A Belgian town slammed for ‘Nazi-style’ anti-Semitism after a float depicting Jewish stereotypes was paraded through the streets has sacrificed its UN heritage status.

The float featured two men with sidelocks and crooked noses wearing streimels, a fur hat favoured by some orthodox Jews, while sitting atop piles of cash. 

It was paraded through Aalst in East Flanders during its annual carnival earlier this year – an event featured since 2010 on the UNESCO list of the Intangible Cultural Heritage of Humanity. 

Amid a wave of criticism, the UN scheduled a vote on December 12 that could have seen the town stripped of the title, but defiant officials decided to give it up instead. 

Belgium’s Forum of Jewish Organisations, who likened the parade’s depiction of Jews to that seen in Nazi propaganda, said ‘it seemed like the choice between jumping or being pushed’. 

‘This means that any future anti-Semitic excesses will no longer be legitimized by this UN organization,’ a spokesman said. 

‘The Forum of Jewish Organizations expresses the sincere wish that Aalst refrain from hurtful and/or racist expressions at future carnivals.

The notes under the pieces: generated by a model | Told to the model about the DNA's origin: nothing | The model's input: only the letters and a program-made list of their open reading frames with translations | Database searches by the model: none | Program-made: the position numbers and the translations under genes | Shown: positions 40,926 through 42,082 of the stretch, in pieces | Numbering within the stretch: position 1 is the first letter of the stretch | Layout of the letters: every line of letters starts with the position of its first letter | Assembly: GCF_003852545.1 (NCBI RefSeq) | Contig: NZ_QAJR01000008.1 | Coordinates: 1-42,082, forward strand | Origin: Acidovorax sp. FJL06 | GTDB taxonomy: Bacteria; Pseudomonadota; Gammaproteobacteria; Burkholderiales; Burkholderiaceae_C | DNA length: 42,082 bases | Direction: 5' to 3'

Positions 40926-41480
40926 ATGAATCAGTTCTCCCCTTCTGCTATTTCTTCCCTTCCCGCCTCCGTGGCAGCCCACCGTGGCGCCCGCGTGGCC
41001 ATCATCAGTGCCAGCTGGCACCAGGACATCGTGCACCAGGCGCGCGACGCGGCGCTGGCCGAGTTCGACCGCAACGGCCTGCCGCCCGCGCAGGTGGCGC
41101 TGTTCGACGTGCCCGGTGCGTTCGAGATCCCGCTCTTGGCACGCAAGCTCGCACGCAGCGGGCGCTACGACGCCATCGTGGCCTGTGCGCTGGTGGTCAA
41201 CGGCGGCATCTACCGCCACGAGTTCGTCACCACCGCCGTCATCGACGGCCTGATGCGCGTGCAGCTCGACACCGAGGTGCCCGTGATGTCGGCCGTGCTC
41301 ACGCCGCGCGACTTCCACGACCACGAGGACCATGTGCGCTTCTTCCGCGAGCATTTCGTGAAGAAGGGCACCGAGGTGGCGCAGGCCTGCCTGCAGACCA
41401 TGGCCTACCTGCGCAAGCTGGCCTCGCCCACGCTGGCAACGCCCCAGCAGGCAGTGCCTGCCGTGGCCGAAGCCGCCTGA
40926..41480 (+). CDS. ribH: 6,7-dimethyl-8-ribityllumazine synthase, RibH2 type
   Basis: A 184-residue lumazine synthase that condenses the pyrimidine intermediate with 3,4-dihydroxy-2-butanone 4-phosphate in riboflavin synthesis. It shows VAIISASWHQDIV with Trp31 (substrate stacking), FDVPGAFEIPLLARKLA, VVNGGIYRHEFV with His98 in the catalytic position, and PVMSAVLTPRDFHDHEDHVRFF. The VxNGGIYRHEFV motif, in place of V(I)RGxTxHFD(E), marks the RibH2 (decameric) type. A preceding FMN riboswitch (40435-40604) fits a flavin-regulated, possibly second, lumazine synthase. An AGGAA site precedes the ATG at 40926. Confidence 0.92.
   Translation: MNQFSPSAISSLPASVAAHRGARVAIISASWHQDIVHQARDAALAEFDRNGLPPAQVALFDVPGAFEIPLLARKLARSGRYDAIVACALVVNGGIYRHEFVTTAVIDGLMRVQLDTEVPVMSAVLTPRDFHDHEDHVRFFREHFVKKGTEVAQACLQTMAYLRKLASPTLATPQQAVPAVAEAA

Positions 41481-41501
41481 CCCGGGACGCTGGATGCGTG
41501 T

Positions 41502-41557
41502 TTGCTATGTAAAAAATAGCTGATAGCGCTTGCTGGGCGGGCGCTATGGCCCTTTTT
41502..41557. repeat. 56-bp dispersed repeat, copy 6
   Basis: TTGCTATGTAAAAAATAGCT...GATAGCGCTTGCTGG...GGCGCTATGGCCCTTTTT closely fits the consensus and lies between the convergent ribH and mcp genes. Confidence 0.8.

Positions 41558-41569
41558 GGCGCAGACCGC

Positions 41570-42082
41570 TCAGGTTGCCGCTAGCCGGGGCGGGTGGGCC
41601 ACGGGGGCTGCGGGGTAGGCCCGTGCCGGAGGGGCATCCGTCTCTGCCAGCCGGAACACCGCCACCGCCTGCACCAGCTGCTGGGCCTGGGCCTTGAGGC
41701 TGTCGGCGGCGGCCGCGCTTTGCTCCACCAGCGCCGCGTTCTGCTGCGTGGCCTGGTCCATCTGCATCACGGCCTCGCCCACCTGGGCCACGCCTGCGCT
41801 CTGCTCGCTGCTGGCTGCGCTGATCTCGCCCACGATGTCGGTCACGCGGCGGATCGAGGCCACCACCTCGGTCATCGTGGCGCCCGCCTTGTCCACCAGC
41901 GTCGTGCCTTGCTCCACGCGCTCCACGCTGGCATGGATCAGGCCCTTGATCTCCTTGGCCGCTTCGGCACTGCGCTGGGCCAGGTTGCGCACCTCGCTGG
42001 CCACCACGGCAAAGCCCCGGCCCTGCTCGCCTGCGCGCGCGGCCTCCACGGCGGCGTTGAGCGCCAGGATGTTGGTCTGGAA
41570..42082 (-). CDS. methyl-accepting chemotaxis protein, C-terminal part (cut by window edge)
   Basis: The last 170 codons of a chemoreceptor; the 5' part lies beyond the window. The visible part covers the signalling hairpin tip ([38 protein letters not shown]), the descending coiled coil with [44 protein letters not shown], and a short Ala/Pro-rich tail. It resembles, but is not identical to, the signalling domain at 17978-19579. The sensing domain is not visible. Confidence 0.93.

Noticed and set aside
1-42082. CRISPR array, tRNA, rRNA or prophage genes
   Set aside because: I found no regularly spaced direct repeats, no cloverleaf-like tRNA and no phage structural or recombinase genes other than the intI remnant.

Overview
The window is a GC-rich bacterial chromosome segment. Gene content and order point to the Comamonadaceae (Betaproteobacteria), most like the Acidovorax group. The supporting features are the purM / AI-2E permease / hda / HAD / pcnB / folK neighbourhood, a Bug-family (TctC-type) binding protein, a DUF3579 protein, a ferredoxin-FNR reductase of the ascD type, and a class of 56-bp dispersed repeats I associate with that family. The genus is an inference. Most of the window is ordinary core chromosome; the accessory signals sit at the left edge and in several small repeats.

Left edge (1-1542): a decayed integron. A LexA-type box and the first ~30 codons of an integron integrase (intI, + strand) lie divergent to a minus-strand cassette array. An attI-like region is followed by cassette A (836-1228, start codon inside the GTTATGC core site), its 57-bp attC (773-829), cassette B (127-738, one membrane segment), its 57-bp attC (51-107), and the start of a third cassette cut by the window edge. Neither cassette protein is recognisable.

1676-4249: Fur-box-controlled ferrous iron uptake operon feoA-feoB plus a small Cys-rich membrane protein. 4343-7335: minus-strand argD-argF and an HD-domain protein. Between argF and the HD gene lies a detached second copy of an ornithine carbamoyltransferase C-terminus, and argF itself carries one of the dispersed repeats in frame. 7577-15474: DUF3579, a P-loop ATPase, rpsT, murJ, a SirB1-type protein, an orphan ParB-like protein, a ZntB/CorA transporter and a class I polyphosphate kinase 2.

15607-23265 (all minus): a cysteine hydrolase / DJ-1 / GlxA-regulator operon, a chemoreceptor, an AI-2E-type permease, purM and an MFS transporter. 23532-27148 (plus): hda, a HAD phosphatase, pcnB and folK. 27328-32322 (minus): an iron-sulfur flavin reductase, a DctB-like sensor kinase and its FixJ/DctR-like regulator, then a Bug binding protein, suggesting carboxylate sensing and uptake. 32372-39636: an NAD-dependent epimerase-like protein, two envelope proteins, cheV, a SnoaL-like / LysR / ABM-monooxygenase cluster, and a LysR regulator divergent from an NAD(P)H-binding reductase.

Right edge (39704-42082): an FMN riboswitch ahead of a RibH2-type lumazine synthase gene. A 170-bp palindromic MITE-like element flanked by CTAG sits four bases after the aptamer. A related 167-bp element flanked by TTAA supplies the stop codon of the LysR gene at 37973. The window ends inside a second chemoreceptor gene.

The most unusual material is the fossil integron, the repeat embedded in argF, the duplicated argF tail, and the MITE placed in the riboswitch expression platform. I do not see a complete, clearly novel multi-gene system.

‘The carnival with rabid anti-Semitic expressions turned out to be a bad thing not only for the Jewish community but for the whole of Belgium. 

‘Everywhere in the world, Aalst has been reported extensively in the media, which has caused great reputational damage to Belgium’s image as a host country for the EU. 

‘This is one of the reasons why the EU Commission strongly condemned the excesses in Aalst last year. 

‘In the event of a recurrence of the excesses during the coming carnival, the FJO will not hesitate to remind Aalst its responsibility.’ 

In a statement, defiant city hall chiefs were unapologetic about the depiction of Jews in the annual parade. 

‘The people of Aalst have had it with the grotesque allegations,’ the statement said. 

‘We are not anti-Semites or racists. Whoever says we are does so in bad faith. Aalst will always remain the capital of ridicule and satire. Come what may, we will stand by our humorists. 

‘The people of Aalst are the bravest. That is why we are taking the initiative and walking away from UNESCO recognition.’ 

Shortly after the parade, Ernesto Ottone Ramirez of UNESCO slammed the parade for its ‘manifestations of hatred’ and said the float ran contrary to the organisation’s values. 

The float was created by the Vismooil’n group, which regularly participates in the Aalst carnival. 

Ahead of the carnival, they told a Belgian blogger that this year’s float was addressing the impact of rising prices. 


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